2r J

where R = />c/Ze is the particle rigidity, X and ho are the effective size and the characteristic field strength of inhomogeneities, the values R/Ho and R/ho in Eq. 1.8.19 are the Larmor radii of particles in the basic field Ho and inhomogeneities field ho . Strictly speaking, the above presented results are valid when v// >> v±, i.e. when d<< 1. This is realized when R/Ho >> X. In this case the exponential multiplier approaches 1 and 6«R-1, R "2, or R "3, depending on the type of magnetic inhomogeneities. It should be noted that the obtained results are to some extend analogous to (Dorman and Nosov, 1965).

The first type of inhomogeneities (j = 1) corresponds to the pronouncedly limited field in the region x < X where approximately h ~ ho, and beyond this region h ~ 0 (see Fig. 1.8.4). In this case, as in (Dorman and Nosov, 1965), the angle 6« R-1 at great R.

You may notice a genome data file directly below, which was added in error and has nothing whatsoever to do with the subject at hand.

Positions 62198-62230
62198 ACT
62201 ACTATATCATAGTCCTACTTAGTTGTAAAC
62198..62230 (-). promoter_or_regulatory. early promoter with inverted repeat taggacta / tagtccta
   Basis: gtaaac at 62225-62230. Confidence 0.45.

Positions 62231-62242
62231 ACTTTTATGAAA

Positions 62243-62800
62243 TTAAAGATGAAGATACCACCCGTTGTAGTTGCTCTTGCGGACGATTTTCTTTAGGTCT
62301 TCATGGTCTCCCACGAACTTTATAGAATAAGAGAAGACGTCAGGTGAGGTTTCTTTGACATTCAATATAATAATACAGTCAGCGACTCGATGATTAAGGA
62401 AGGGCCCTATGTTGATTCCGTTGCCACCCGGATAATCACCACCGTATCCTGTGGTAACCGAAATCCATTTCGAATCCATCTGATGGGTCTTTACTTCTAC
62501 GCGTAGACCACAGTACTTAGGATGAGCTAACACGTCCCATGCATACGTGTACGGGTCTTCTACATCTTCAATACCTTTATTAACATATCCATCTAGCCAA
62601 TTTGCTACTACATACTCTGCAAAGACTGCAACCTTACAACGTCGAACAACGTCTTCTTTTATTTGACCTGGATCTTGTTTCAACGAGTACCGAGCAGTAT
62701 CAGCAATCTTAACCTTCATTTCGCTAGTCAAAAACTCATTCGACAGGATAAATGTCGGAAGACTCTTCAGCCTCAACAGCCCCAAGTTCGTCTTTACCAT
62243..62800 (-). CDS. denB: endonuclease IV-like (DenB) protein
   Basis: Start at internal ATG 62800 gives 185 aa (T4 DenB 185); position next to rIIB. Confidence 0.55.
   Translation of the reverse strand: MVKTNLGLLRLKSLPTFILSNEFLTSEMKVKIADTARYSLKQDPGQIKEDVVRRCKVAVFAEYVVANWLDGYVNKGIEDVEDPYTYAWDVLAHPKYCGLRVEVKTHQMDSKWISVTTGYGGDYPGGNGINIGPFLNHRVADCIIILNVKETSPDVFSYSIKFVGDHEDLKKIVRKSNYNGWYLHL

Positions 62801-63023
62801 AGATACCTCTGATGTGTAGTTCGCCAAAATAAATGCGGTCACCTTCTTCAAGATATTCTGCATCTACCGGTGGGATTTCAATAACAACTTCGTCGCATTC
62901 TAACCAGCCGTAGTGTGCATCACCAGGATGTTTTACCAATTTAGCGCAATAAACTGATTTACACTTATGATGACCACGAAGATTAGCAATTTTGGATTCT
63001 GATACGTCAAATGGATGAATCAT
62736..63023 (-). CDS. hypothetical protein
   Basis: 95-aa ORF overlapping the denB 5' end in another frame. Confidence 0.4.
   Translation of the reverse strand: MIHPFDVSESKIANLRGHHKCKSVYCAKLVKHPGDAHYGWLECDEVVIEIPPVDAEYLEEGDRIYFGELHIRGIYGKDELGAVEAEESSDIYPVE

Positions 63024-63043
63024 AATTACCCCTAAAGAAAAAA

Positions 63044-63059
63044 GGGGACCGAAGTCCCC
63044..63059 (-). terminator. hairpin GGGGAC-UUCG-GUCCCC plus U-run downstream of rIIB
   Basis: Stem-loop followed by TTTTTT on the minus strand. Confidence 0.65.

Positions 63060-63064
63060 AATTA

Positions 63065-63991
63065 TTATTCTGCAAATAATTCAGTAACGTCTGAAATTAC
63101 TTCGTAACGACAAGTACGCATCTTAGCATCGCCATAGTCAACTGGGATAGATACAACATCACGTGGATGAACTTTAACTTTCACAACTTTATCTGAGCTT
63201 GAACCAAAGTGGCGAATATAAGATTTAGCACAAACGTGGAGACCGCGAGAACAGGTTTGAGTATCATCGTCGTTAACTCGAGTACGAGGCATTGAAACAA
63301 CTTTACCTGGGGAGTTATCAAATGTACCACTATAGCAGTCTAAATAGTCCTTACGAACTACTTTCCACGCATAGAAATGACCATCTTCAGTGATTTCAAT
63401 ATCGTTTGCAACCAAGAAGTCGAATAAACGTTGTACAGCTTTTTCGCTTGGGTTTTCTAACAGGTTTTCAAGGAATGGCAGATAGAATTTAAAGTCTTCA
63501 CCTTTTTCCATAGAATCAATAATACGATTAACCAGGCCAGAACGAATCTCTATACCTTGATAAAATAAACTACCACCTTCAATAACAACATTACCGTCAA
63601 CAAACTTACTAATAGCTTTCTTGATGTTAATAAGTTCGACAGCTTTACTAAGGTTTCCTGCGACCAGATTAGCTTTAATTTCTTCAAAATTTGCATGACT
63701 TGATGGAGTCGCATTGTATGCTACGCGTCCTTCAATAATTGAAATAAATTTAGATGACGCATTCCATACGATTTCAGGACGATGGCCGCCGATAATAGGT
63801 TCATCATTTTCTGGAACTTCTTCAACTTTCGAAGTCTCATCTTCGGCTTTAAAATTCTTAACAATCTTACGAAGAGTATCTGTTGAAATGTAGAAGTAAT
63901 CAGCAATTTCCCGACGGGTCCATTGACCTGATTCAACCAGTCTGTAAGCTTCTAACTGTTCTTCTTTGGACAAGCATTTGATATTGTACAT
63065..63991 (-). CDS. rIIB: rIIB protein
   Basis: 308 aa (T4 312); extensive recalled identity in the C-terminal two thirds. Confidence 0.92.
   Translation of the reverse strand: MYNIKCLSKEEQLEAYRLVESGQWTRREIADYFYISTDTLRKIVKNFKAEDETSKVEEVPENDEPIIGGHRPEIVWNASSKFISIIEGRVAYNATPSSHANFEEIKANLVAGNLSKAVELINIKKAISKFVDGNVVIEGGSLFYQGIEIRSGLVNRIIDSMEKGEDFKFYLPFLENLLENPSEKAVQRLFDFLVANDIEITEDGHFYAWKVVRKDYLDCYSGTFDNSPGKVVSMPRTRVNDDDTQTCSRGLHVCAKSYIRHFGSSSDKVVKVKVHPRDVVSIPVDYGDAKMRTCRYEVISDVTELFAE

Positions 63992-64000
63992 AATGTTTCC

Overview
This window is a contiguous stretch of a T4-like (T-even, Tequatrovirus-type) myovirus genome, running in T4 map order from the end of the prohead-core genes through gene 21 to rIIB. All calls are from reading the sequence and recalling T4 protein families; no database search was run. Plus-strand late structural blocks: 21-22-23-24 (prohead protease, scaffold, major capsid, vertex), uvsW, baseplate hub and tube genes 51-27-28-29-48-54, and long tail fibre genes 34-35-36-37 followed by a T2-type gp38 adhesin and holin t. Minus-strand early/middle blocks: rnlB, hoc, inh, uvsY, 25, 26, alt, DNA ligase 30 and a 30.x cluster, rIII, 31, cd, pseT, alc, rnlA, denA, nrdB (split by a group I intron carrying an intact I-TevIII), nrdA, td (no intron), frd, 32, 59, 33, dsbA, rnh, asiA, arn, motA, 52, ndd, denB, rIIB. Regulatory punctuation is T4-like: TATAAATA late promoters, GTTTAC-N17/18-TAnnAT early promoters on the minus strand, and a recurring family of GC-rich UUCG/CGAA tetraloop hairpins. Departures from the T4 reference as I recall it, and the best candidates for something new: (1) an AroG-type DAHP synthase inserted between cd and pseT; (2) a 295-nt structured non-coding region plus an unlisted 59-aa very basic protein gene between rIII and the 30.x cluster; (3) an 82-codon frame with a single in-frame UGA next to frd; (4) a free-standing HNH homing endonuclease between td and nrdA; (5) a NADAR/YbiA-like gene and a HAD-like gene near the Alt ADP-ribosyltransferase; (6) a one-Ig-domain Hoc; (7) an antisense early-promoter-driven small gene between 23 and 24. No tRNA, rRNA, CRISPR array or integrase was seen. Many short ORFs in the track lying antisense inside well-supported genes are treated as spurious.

The second type of inhomogeneities (j = 2) corresponds to the case where the field h is absent in the inhomogeneity center, increases gradually when moving away from the center and runs through its maximum but with opposite directions, so that the effective size of the inhomogeneity is as if it is dependent on particle rigidity according to the law Xeff =X(X/(R/Ho)) (see Fig.1.8.4), decreases inversely to the rigidity.

For the third type of inhomogeneities (j = 3), the field is of even more complex nature and reaches 0 at x = ± x/4l; here h < 0 in the regions x > x/4l and x < -X/V2, and h > 0 in the region -X/V2 < x < //V2. In this case

1 These results are presented here in the form (Dorman, 1969b) which is somewhat different from (Parker, 1964) and seems to us to be more convenient for interpretation.


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